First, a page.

A small pharmacy in a strip mall in Cleveland, Tn., was an important cog in a massive health care fraud in 2015 that bilked the U.S. military health care program out of more than $65 million.
The Choice MD operation was shut down after several months, but in the meantime three medical professionals there wrote thousands of prescriptions for creams after briefly talking to "patients" on the telephone or not talking to them at all.
It was part of the "cream scheme" that was quietly centered around the Chattanooga area.
Five individuals are currently on trial in Federal Court in Chattanooga in the case.
The three Choice MD doctors - Dr.
Carl Lindblad, Dr. Susan Vergot and nurse practitioner Candace Craven - were charged in San Diego, Calif., where Choice MD owners Jimmy and Ashley Collins of Birchwood had moved. The Collins couple is also charged in San Diego, where a large number of Marines and sailors were seen as hot prospects for cream orders. Jimmy and Ashley Collins are awaiting trial on the West Coast.
Drs. Lindblad and Vergot and Ms. Craven quickly pleaded guilty. They are set to be sentenced on Jan. 10 and face up to 10 years in federal prison.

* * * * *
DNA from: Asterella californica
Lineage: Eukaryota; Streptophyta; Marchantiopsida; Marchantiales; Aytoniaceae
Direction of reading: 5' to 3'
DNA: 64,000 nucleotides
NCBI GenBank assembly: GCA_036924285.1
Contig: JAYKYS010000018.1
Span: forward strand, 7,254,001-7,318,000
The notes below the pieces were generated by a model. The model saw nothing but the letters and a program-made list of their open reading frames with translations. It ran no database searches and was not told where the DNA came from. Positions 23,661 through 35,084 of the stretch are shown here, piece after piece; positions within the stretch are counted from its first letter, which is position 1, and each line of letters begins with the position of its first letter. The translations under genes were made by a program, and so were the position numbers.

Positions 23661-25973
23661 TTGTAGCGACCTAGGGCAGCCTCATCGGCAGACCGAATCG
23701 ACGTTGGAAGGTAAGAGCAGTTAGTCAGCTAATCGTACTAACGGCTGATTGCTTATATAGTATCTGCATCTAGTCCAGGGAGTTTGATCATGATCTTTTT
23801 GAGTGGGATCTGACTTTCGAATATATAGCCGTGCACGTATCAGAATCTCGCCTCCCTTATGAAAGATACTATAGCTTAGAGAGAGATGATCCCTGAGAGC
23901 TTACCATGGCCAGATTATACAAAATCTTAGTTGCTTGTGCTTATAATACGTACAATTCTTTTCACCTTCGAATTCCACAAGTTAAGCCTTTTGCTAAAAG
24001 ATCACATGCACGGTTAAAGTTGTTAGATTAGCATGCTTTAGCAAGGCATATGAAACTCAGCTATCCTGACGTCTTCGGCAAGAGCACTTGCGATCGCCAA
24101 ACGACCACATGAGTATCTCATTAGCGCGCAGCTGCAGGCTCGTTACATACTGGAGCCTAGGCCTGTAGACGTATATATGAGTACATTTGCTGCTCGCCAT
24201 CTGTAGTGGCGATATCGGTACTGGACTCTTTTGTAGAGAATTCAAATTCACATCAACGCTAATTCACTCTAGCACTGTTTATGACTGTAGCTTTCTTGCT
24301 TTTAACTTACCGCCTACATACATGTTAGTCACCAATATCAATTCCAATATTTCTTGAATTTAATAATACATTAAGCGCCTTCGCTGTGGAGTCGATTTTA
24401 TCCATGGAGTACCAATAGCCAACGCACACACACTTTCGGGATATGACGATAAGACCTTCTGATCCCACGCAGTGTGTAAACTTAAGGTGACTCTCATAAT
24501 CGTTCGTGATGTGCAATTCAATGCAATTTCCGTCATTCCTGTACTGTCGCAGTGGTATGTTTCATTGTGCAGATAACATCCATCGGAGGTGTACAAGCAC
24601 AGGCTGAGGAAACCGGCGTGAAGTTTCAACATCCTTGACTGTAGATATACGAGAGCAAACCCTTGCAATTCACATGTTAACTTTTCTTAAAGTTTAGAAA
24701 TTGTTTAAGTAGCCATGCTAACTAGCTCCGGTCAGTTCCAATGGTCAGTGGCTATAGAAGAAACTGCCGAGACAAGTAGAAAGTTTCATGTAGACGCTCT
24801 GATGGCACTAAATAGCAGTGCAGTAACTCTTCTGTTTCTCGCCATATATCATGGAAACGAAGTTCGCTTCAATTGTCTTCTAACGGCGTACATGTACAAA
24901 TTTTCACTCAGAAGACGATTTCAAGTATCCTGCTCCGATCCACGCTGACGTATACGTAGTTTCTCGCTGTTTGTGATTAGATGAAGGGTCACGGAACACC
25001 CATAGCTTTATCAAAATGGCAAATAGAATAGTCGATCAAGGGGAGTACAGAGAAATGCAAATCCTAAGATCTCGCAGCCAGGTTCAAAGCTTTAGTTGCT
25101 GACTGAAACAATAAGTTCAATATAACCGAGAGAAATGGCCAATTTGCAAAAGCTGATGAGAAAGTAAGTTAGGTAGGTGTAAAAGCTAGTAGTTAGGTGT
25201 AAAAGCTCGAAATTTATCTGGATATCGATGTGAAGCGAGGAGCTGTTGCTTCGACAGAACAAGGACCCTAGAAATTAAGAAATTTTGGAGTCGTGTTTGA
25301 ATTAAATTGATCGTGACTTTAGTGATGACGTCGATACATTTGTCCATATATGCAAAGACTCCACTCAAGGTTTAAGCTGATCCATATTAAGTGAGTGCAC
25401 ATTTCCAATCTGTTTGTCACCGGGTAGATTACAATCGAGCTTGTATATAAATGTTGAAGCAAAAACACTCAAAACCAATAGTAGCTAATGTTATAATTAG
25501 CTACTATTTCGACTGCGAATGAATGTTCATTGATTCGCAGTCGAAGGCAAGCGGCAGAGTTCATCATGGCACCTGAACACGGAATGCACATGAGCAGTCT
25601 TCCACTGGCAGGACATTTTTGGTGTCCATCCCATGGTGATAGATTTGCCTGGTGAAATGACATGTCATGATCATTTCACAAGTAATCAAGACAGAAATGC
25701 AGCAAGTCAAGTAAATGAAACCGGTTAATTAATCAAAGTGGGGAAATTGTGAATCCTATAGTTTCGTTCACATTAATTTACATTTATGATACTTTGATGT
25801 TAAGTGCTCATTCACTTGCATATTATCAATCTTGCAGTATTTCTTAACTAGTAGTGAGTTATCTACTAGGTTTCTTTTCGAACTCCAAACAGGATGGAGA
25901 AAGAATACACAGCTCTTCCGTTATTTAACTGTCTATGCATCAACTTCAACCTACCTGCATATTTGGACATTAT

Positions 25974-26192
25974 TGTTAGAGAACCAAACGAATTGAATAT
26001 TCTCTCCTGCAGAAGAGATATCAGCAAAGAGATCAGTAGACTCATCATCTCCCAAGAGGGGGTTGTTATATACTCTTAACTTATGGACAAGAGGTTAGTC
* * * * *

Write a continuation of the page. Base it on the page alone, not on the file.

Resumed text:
Several witnesses in the Chattanooga trial have told about getting calls from Ms. Craven, who asked a few questions before writing cream prescriptions. Charges submitted to the government for reimbursement for the creams averaged almost $15,000 a bottle.
In court, the Choice MD personnel admitted to conducting sham “telemedicine” evaluations that resulted in the prescription of exorbitantly expensive compounded medications to patients they never saw or examined in person.
According to the guilty pleas, a team of individuals worked to recruit and pay Marines, primarily from the San Diego area, and their dependents – all TRICARE beneficiaries – to obtain compounded medications that would be paid for by TRICARE. This information was sent to Choice MD. The doctors there then conducted phone calls with the TRICARE beneficiaries, and recommended that they be prescribed compounded medications despite never examining the patients in person. These prescriptions were then signed by doctors employed by Choice MD, were not given to the beneficiaries, but sent directly to pharmacies at Bountiful, Utah, controlled by the scheme co-conspirators. Those pharmacies filled the prescriptions and billed TRICARE at exorbitant prices.
Between December 2014 and May 9, 2015 – the day that TRICARE stopped reimbursing for compounded medications – doctors working at Choice MD signed 4,442 total prescriptions. Over this time, their co-conspirators billed TRICARE $65,679,512 for these prescriptions.